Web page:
8. Prepare for Analyze gate review.

Gate review checklist for Analyze

  1. Process Analysis
    • Calculations of Process Cycle Efficiency
    • Where process flow problems exist
  2. Root Cause Analysis
    • Documentation of the range of potential Key Process Input Variables (KPIVs) that were considered (such as cause-and-effect diagrams; FMEA)
    • Documentation of how the list of potential causes was narrowed (stratification, multivoting, Pareto analysis, etc.)
    • Statistical analyses and/or data charts that confirm or refute a cause-and-effect relationship and indicate the strength of the relationship (scatter plot, design of experiment results, regression calculations, ANOVA, component of variation, lead time calculations showing how much improvement is possible by elimination of NVA activities, etc.)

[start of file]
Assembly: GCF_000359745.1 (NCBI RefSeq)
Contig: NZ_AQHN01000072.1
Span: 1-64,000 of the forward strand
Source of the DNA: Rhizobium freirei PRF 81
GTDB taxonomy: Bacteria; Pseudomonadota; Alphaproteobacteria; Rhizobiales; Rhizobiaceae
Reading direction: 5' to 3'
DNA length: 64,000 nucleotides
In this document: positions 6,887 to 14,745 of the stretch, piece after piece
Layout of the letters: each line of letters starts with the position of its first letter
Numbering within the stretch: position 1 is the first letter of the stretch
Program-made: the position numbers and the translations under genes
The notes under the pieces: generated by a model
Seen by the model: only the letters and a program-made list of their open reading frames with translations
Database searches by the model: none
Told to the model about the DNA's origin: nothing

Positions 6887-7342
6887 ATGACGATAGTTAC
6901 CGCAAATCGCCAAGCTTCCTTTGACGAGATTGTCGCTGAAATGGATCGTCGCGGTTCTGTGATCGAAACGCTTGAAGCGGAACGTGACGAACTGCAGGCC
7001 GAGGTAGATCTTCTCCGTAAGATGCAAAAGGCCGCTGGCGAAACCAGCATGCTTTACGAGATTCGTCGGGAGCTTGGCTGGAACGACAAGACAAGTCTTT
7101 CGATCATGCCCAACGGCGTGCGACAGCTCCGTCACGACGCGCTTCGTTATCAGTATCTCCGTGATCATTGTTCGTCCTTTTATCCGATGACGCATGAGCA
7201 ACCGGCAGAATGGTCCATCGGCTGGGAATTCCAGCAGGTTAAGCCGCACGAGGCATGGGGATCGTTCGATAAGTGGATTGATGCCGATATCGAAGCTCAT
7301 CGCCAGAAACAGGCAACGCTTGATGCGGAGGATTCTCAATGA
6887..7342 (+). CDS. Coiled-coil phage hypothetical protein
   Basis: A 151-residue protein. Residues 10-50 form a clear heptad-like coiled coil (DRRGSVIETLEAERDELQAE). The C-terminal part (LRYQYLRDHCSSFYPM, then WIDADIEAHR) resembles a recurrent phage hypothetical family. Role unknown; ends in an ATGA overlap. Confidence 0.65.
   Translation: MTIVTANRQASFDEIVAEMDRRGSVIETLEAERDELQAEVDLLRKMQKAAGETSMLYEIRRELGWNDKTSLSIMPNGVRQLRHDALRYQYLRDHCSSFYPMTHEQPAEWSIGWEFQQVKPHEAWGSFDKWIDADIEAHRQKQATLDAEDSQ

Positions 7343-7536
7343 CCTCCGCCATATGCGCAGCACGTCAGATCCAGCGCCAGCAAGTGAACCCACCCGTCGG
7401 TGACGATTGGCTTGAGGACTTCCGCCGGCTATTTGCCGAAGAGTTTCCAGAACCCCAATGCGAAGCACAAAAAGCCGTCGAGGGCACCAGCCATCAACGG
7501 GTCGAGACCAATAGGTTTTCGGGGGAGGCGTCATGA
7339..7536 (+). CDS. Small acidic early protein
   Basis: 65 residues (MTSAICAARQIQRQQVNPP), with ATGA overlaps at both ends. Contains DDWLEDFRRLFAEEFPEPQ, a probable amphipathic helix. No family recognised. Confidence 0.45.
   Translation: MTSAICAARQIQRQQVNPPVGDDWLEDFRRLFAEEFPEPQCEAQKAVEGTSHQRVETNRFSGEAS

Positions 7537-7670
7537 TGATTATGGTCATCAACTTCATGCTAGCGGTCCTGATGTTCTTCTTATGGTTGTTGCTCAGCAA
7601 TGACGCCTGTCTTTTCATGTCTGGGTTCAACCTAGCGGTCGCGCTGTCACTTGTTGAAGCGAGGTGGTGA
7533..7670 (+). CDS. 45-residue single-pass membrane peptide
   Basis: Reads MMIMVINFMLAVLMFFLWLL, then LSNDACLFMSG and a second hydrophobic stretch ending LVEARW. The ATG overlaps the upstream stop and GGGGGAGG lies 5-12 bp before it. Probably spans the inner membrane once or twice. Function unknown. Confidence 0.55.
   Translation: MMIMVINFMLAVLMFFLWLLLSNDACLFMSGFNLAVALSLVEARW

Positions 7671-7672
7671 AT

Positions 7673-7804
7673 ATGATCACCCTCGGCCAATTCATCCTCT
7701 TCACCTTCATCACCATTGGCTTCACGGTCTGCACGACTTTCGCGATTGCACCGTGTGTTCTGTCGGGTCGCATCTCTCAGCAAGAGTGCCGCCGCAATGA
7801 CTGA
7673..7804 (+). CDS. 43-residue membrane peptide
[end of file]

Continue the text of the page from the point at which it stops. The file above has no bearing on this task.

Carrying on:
• Documentation of which root causes will be targeted for action in Improve (include criteria used for selection)
  3. Updated charter and project plans
    • Team recommendations on potential changes in team membership considering what may happen in Improve (expertise and skills needed, work areas affected, etc.)
    • Revisions/updates to project plans for Improve, such as time and resource commitments needed to complete the project
    • Team analysis of project status (still on track? still appropriate to focus on original goals?)
    • Team analysis of current risks and potential for acceleration
    • Plans for the Improve phase

Tips for Analyze